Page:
Medical Negligence

Warning that deafness in ‘hundreds, if not thousands’ of children has not been correctly identified

Accident and Emergency

Maria Repanos

Head of Clinical Negligence (Manchester)

7 min read time
29 Jun 2023

The National Deaf Children’s Society is warning that “hundreds, if not thousands,” of children across England may have been left permanently damaged due to potential failings in NHS audiology services.

The charity is now calling for ‘fresh assessments’ to be carried out nationally after “the appalling situation,” revealed in The Times newspaper, suggests many child hearing issues are not being appropriately identified.

Failure to diagnose and treat hearing loss early can significantly affect a child’s speech and language development permanently.

Five NHS hospitals in England have been identified as failing to carry out appropriate testing, they are:

  • East and North Hertfordshire NHS Trust
    Lister Hospital
  • Northern Lincolnshire and Goole NHS Foundation Trust
    Diana, Princess of Wales Hospital, Grimsby
    Scunthorpe General Hospital
  • North West Anglia NHS Foundation Trust
    Hinchingbrooke Hospital
  • Warrington and Halton Hospitals NHS Trust
    Warrington Hospital

Many more hospitals and Trusts could still be affected, including Croydon University Hospital and Worcestershire Royal Hospital, which have launched child patient recalls.

Audiology experts believe there is an ongoing national failure, dating back to 2013, when a decision was made by the government to cease reviews of hospital performance.

NHS England has now ordered all hospitals to carry out an urgent review of their services.


Why early hearing tests are important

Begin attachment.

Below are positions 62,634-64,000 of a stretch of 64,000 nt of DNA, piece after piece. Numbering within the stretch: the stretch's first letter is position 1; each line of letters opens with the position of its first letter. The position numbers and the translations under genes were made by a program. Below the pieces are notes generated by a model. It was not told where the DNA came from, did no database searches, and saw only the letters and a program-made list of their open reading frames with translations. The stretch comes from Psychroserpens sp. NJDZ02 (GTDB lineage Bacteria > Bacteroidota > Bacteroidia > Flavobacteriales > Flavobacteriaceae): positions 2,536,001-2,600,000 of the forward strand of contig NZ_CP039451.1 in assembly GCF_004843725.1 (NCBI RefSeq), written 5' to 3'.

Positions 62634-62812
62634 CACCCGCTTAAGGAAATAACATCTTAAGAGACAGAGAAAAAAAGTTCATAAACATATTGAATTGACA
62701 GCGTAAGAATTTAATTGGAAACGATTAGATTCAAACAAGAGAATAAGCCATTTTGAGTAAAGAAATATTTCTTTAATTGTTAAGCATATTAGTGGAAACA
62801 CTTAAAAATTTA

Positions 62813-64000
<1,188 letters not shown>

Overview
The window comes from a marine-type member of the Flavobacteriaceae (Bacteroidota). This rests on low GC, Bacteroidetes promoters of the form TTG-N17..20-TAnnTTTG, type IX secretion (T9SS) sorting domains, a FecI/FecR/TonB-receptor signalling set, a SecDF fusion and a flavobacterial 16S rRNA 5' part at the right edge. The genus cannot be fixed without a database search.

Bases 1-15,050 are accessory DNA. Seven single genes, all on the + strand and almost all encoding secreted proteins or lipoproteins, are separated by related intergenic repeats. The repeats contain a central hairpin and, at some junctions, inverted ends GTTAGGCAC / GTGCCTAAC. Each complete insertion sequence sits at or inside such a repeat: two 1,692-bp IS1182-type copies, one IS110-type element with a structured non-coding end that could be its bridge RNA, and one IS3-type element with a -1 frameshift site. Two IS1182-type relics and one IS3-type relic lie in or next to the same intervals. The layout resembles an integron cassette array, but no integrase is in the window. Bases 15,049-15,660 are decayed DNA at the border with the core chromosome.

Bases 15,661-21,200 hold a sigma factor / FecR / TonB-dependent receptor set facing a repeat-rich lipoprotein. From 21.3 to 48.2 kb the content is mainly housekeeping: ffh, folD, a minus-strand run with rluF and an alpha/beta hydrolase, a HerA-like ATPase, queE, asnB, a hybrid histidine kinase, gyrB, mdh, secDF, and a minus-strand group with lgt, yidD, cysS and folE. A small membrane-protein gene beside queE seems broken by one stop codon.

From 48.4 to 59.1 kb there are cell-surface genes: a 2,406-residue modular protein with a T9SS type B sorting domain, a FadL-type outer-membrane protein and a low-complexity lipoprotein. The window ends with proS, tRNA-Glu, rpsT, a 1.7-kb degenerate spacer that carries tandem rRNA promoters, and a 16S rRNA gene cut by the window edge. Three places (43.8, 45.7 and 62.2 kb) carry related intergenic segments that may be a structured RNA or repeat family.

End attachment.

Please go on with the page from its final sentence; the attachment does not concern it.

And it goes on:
If a young child does not have their hearing correctly assessed at an appropriate time, it could result in:

  • a significant delay in treatment
  • being too late to undergo cochlear implant surgery
  • permanent impact on speech and language
  • children and their families not receiving appropriate support

As medical negligence solicitors, we fully understand that if a child misses the opportunity to have cochlear implants while pre-lingual – before they begin to talk – at around 18 months old, their speech and language will almost certainly be permanently impaired.

Having reviewed the National Deaf Children’s Society’s findings from a survey of paediatric audiology services in 2021, we have concerns as it reveals:

  • the number of children referred to services from newborn hearing screening has fallen since 2019 from 15,764 to 10,867
  • 48% of services reported a decline in staffing since 2019

These figures potentially suggest there are children whose hearing issues are not being appropriately treated.

NHS trusts across England are now attempting to trace thousands of children for urgent hearing tests, amid fears that cases of infant deafness may have been missed for several years.

The Times says that at Croydon University Hospital almost 1,500 children were “lost” or misdiagnosed, suggesting they were not appropriately treated and they were not called in for vital appointments. These cases date back to 2012.

England’s newborn hearing screening programme was launched in 2001. When babies fail the screening test they are referred to hospitals for further investigations to identify what help they require.

It is critical that hearing issues in children are identified at the earliest opportunity to aid their development.

What action can be taken if your child’s hearing test was delayed?

If you believe your child’s hearing was impaired at birth or shortly afterwards, and the diagnosis or treatment came too late, or was missed completely, then you may be able to seek an award of compensation.

As well as seeking accountability and justice, compensation can potentially be recovered and subsequently be invested until your child reaches the age of 18.

At Hudgell Solicitors we work with a wide range of medical experts who along with our clinical negligence experts assess our clients’ long-term needs.

The amount of compensation secured reflects these requirements which can include medical treatment, speech and language therapy, equipment, educational needs, as well as the impact on future employment.

We have close relationships with highly experienced ENT (ear, nose and throat) and audiology experts, who can advise on whether your medical negligence claim can move forward.